A total of 225 lawmakers will comprise the next parliament, 196 of whom will be elected through popular vote while the remaining 29 will be picked from the so-called National List.
Eight months after a crucial presidential election, Sri Lanka will go to Parliamentary polls on August 5 to elect their ‘honorable’ representatives to the 17th parliament, and 9th under PR system. Only a few have a comprehensive knowledge of the Proportional Representative electoral process. 196 elected through popular vote plus 29 from the National List will comprise a total of 225 lawmakers. There are only 160 electorates, but we elect another 36 to make it 196 elected members. The 36 seats were allocated to the nine provinces, four each, as apportioned by a delimitation commission, as per article 95 of the constitution. The 36 seats are divided among the electoral district, the current applicable numbers as given. Kandy, Matale, Batticaloa, Trincomalee, Jaffna, Galle, Matara, Gampaha and Kalutara districts one each, Vanni three and the rest two each.
Process through which the 196 are elected is as follows: The 25 administrative districts in the Island are reduced to 22, because the thinly populated Vavuniya, Mullaitivu and Mannar administrative districts are taken as one and called Vanni electoral district, while the Jaffna consists of the Jaffna and Kilinochchi administrative districts.
Article: 98 (4) -The total number of electors whose names appear in the registers of electors of all the electoral districts shall be divided by one hundred and sixty. The whole number, resulting from such division (any fraction not being taken into account) is … referred to as the “Qualifying Number” [QN].
The balance 160 of the 196 seats are allocated to the 22 districts. The number of registered voters in a given electoral district is then divided by the qualifying number [QN] to arrive at the number of seats for the particular district out of the 160.
Ex….- All island voter registration is 16,263,885. [Sri Lankans eligible to vote at this Parliamentary election, is about 270,000 more the registered at last November’s Presidential Poll.] Divide this number by 160, which gives us 101,645 as the answer – which is called the QN. In the Kalutara electoral district, the voter registration is 957,000, dividing that figure by the qualifying number 101,645 will give us nine [fraction not being taken into account]. This nine, plus Delimitation Commission’s allocated one from the 36 seats, makes a total of 10 MPs for the Kalutara electoral district.
"196 elected through popular vote plus 29 from the National List will comprise a total of 225 lawmakers. There are only 160 electorates, but we elect another 36 to make it 196 elected members"
As per Delimitation Commission’s ruling, Colombo gets two from the 36 seats though there are more voters registered in Gampaha, Colombo will always have one more seat than Gampaha. Article 98 (8) of the constitution is specific on issue of an extraordinary gazette annually on completion of the voter registration, showing how the 196 seats are allocated district-wise.
Article-99. … The recognized political party or independent group which polls the highest number of votes in any electoral district shall be entitled to have the candidate nominated by it, who has secured the highest number of preferences, declared elected.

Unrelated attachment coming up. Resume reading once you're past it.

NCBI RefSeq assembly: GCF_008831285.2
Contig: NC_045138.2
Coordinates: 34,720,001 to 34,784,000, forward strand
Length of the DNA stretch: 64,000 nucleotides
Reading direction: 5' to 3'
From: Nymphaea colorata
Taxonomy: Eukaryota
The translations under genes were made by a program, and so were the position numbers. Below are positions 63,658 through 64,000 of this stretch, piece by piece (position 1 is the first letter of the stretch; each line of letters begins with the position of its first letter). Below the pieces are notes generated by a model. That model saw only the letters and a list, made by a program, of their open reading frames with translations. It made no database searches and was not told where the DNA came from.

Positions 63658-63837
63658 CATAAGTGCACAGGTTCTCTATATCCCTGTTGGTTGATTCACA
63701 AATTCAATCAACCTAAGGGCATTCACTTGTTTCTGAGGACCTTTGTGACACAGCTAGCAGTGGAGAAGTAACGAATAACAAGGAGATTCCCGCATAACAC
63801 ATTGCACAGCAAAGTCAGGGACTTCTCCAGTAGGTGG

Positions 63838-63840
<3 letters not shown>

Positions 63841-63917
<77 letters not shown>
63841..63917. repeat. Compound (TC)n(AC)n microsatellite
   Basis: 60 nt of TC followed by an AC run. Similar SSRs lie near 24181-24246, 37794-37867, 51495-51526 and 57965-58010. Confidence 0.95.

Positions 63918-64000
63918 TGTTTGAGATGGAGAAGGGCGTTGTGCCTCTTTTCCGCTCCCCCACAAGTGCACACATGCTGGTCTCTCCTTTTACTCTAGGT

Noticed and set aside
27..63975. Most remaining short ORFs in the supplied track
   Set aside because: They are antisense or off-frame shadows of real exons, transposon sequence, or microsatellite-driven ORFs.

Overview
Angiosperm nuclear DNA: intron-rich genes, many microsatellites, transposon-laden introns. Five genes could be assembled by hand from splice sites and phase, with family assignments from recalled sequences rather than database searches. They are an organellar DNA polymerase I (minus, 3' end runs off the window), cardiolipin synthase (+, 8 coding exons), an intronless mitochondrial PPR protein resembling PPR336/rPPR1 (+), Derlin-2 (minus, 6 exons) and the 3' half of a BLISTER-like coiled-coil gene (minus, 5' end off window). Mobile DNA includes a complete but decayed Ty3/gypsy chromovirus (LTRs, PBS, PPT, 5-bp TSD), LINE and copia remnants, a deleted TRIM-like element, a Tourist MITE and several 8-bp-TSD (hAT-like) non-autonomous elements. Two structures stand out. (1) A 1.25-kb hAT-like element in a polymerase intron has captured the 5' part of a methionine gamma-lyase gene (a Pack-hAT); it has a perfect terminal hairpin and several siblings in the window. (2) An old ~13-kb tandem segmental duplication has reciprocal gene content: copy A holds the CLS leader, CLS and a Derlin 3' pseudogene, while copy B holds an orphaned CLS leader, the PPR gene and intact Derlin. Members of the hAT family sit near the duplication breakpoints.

Party or group polling less than 5% of total valid votes are disqualified from electing representatives. [originally it was 12.5 % -, in 1989 it was amended by President Premadasa to please the then SLMC leader.] Total votes obtained by disqualified groups will be deducted from valid votes, and the number of votes resulting from such deduction is called the “Relevant Numbers of Votes.” [RNV]; and it shall be divided by the number of members to be elected less one, and if the result is a numeral, or if that number is a numeral and fraction, the numeral immediately higher is called as the “resulting number”[RN]. The number of votes polled by each party or group and independent group will be divided by RN to arrive at the number elected from each such party or group.
The national list nomination will have a maximum of 29 members. “After the official results of the election is released to the parties or independent groups which contested the elections, EC will inform the number of seats each party is entitled to from the national list proportionately allocating the 29. The final decision regarding national list appointees are with the general secretaries; they can ignore names of already nominated and resort to most undemocratic method by appointing even the voter rejected candidates as MPs, as the constitution doesn’t specifically mention national preference for minor ethnic groups, intellectuals, disabled people or females who are not privileged to contest and win for obvious reasons. This is an election-related issues that needs urgent attention of authorities. Legal and administrative reforms should be effectively addressed.
Setting up a Parliament Select Committee to take up such tasks, with powers to move forward with legislative reforms through Parliament, after consultations with a diverse range of stakeholders, is a must. It could also carry out post-election reviews of the process. Some of our election regulations are outdated, and haven’t ever been updated. The last Presidential Election highlighted the practical difficulties and high costs that result from a huge number of candidates in the contest, who fail to secure even one percent of the votes. For Aug 5, there are 26 independent groups vying for power in Colombo escalating the costs beyond Rs.10 billion!
Illegitimate campaigning on social media, with the quick increase in the use of social media are other vital areas that needs attention.